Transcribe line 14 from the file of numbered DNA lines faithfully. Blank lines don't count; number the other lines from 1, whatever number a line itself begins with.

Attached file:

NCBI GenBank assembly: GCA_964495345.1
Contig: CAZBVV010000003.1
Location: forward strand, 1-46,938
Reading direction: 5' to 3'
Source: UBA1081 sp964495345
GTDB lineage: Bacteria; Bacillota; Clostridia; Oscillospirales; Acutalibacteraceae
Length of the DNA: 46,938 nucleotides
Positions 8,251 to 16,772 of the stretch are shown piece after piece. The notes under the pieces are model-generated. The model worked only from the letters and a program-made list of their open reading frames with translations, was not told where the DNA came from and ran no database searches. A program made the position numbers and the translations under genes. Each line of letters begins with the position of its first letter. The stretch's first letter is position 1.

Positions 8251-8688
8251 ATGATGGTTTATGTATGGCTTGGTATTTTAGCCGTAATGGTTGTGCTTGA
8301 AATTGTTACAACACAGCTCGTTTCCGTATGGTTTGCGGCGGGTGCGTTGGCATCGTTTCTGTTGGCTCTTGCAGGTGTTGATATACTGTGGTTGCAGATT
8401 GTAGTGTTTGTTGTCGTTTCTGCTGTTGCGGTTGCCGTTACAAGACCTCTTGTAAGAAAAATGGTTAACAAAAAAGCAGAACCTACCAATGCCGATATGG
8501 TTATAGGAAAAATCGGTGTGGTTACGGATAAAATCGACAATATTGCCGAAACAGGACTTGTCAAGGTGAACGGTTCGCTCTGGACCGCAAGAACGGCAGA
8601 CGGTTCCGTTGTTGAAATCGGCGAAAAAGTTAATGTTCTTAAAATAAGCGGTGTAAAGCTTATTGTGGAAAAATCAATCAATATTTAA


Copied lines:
8601 CGGTTCCGTTGTTGAAATCGGCGAAAAAGTTAATGTTCTTAAAATAAGCGGTGTAAAGCTTATTGTGGAAAAATCAATCAATATTTAA